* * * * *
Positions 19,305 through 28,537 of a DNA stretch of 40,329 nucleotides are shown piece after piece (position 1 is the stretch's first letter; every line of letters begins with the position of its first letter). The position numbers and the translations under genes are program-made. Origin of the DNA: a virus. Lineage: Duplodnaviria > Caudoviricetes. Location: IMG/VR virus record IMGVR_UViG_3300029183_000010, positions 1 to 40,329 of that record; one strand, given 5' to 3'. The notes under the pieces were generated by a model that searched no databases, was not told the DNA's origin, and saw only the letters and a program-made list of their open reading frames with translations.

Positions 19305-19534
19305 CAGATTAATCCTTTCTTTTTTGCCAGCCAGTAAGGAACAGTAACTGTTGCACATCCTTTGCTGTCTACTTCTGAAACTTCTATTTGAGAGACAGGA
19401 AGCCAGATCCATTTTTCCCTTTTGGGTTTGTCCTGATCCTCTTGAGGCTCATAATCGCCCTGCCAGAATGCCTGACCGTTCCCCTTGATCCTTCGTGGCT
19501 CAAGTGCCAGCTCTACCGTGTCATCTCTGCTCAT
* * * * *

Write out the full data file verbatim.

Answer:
Positions 19,305 through 28,537 of a DNA stretch of 40,329 nucleotides are shown piece after piece (position 1 is the stretch's first letter; every line of letters begins with the position of its first letter). The position numbers and the translations under genes are program-made. Origin of the DNA: a virus. Lineage: Duplodnaviria > Caudoviricetes. Location: IMG/VR virus record IMGVR_UViG_3300029183_000010, positions 1 to 40,329 of that record; one strand, given 5' to 3'. The notes under the pieces were generated by a model that searched no databases, was not told the DNA's origin, and saw only the letters and a program-made list of their open reading frames with translations.

Positions 19305-19534
19305 CAGATTAATCCTTTCTTTTTTGCCAGCCAGTAAGGAACAGTAACTGTTGCACATCCTTTGCTGTCTACTTCTGAAACTTCTATTTGAGAGACAGGA
19401 AGCCAGATCCATTTTTCCCTTTTGGGTTTGTCCTGATCCTCTTGAGGCTCATAATCGCCCTGCCAGAATGCCTGACCGTTCCCCTTGATCCTTCGTGGCT
19501 CAAGTGCCAGCTCTACCGTGTCATCTCTGCTCAT